Dividend growth stocks fuel a retirement savings strategy (2023)

Dividend growth stocks can be an essential part of a retirement savings strategy because they provide a steady stream of income that can be used to increase Social Security and other retirement benefits. Dividend growth stocks not only offer a steady stream of income, but also the potential for capital gains that can help increase the overall value of a retirement account. In this article, we examine the benefits of dividend growth stocks as part of a retirement planning strategy, as well as methods for selecting and managing a portfolio of these stocks.

What are dividend growth stocks?

Dividend growth stocks are issued by companies that have a track record of consistently increasing dividends for shareholders. These companies usually have strong financial positions and a steady stream of earnings that allow them to gradually increase their dividend payout. On the other hand, companies with a high dividend yield but a spotty track record of increasing dividends are likely to need better investments.

Instead of earning a fixed dividend payment over time, an investor could earn increasing income by investing in dividend growth companies. This can be especially helpful for retirees looking for a steady source of income to supplement their Social Security and other retirement benefits.

What is the role of dividend growth stocks in a retirement strategy?

As a reliable source of income that can be used to supplement Social Security and other retirement benefits, dividend growth stocks can be an essential part of a retirement savings strategy. Fixed income investors can preserve their purchasing power and are protected from inflation thanks to the constant increase in dividends. Dividend growth stocks can also have the potential to appreciate over time, increasing the overall value of a retirement portfolio.

Dividend growth stocks can be used in a retirement strategy to supplement bonds or other fixed income investments that would otherwise not provide long term income growth. When a retiree's retirement portfolio includes dividend growth stocks, rather than just bonds and other fixed-income products, they can have a larger and growing income stream.

Since they tend to have minimal correlation with other asset classes such as bonds, dividend growth stocks can also serve as a source of diversity in a retirement portfolio. This can help reduce overall portfolio volatility.

Investing in dividend growth stocks can be a great way to diversify a retirement portfolio of bonds and other fixed income securities, providing a steady stream of income and the opportunity for capital growth.

How retirees can benefit from dividend growth stocks

Dividend income is flexible.

Basically, the connection between flexibility and dividends stems from the fact that dividends transfer money from management's discretion into the hands of investors. Investors who object to how management intends to spend the funds will not be able to "get their money back" through a subsequent equity offering. Dividend payments thus restrict management freedom.

Dividend stocks can be used to hedge against inflation.

Investing in assets that appreciate despite price fluctuations is crucial when inflation starts to rise. Buying dividend stocks, especially stocks with above-average growth rates, can be a powerful tool in the fight against inflation.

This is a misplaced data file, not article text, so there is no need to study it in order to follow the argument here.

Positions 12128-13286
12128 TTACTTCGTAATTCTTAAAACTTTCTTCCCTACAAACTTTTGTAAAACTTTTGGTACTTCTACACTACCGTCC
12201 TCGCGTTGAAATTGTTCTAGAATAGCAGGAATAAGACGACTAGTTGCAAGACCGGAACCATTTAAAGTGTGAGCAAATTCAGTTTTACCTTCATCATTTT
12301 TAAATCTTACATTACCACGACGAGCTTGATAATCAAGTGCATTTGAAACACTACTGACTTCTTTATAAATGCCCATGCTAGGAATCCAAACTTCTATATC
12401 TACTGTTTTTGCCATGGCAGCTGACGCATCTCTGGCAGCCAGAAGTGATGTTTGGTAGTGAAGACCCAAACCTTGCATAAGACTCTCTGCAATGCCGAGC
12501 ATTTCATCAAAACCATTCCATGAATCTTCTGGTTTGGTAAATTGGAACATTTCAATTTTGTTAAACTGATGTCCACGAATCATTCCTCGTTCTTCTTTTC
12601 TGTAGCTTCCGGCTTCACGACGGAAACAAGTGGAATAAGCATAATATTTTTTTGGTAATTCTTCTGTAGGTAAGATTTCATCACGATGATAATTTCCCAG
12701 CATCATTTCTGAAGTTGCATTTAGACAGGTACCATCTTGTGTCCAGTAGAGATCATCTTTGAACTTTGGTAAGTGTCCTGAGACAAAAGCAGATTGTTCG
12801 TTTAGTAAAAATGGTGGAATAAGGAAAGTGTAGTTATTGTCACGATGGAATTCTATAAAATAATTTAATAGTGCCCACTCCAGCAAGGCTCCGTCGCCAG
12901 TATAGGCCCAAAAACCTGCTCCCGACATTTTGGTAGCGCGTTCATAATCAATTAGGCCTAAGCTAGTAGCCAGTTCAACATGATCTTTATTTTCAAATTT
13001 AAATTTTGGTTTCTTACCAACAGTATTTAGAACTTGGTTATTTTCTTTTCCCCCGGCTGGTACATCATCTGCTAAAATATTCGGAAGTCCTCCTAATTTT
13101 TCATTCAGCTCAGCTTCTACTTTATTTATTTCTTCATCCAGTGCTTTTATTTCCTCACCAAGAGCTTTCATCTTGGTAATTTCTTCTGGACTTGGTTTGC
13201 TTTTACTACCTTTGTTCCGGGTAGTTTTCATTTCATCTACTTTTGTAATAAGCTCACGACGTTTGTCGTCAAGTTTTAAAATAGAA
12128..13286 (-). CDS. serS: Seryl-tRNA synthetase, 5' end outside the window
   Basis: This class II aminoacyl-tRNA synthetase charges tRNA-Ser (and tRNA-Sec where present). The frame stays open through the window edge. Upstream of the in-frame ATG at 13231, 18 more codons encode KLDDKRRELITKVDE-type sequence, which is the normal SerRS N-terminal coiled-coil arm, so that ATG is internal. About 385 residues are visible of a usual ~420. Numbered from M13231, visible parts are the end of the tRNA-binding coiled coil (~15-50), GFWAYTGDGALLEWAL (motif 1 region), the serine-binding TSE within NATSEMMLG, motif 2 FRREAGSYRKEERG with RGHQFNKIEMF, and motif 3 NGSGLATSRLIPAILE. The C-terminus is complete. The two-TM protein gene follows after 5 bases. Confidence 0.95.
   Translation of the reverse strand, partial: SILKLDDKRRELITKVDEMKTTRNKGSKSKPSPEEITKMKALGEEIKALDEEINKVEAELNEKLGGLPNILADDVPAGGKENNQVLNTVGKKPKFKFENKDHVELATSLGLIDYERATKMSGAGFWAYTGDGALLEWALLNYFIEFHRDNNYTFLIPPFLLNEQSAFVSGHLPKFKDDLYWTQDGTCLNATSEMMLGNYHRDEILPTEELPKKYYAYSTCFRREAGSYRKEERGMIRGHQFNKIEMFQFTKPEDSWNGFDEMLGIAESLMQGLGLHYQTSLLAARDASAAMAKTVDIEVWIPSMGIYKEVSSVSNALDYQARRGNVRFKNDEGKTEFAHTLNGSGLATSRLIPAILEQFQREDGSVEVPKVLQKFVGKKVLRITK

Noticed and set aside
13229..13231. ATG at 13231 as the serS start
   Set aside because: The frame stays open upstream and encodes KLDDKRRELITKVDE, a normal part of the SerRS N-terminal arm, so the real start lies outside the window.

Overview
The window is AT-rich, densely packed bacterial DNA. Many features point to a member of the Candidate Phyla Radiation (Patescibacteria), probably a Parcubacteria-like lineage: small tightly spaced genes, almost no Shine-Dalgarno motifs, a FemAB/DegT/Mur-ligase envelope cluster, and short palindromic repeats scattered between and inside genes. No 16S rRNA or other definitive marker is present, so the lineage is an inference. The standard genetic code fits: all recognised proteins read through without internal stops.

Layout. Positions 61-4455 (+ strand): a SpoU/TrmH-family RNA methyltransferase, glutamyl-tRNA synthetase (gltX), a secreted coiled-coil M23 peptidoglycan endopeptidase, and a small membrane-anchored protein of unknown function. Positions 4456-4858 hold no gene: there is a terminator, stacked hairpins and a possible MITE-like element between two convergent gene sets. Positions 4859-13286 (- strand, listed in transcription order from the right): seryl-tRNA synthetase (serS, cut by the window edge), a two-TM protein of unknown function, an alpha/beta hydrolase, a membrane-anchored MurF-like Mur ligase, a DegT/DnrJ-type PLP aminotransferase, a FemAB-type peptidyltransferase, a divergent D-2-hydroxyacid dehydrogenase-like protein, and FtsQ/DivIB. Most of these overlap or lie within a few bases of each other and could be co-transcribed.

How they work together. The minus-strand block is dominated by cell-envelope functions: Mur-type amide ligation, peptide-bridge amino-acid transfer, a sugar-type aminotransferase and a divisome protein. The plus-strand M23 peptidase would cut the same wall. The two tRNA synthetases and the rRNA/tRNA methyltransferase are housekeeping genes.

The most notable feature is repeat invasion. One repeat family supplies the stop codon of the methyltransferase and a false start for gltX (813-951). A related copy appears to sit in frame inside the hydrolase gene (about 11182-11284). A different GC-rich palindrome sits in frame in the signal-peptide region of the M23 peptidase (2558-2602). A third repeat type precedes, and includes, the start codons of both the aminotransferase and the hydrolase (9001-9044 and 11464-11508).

Tax Benefits of Dividends

Dividends from stocks and funds are taxable regardless of whether you withdraw or transfer them. Dividends from qualifying investments are subject to a reduced rate of capital gains tax, while non-qualifying investments are subject to a higher standard tax rate. By holding dividend shares in a tax-deferred account, you can reduce or even eliminate your tax burden.

Mutual funds and ETFs offer some diversification versus dividend stocks.

In general, ETFs offer excellent diversity with a low ongoing expense ratio, as many are passive funds that follow a specific benchmark. ETFs have a reputation for being transparent, which is helped by the fact that their holdings (stocks, bonds, etc.) are easy to verify on a daily basis.

How do dividend growth stocks handle inflation?

By providing a steady stream of income that grows over time, dividend growth stocks can fight inflation. The investor's income will increase as the dividends paid for these shares grow. Allowing investors to use rising dividends to buy more goods and services as prices rise helps preserve the purchasing power of their income.

Over time, inflation can reduce the value of fixed-income investments, such as bonds, because fixed-income securities do not appreciate at a rate that keeps pace with price increases. On the other hand, by providing a growing revenue stream, dividend growth stocks can mitigate this effect. As these companies' dividends increase over time, investors' incomes also increase, which helps keep the purchasing power of their income stable.

Furthermore, companies that increase their dividends are financially stable and generate consistent profits. As a result, your share price may increase over time, which can help fight inflation and increase capital growth.

Investment Strategies for Annuity Dividends

It's a common misconception that dividend stocks are just for retirees and risk-averse investors. These stocks can add value to any investor's portfolio over time. But often the momentum of growth dividend stocks is tailored towards retirees and steady-growth investors who prefer lower-risk investments.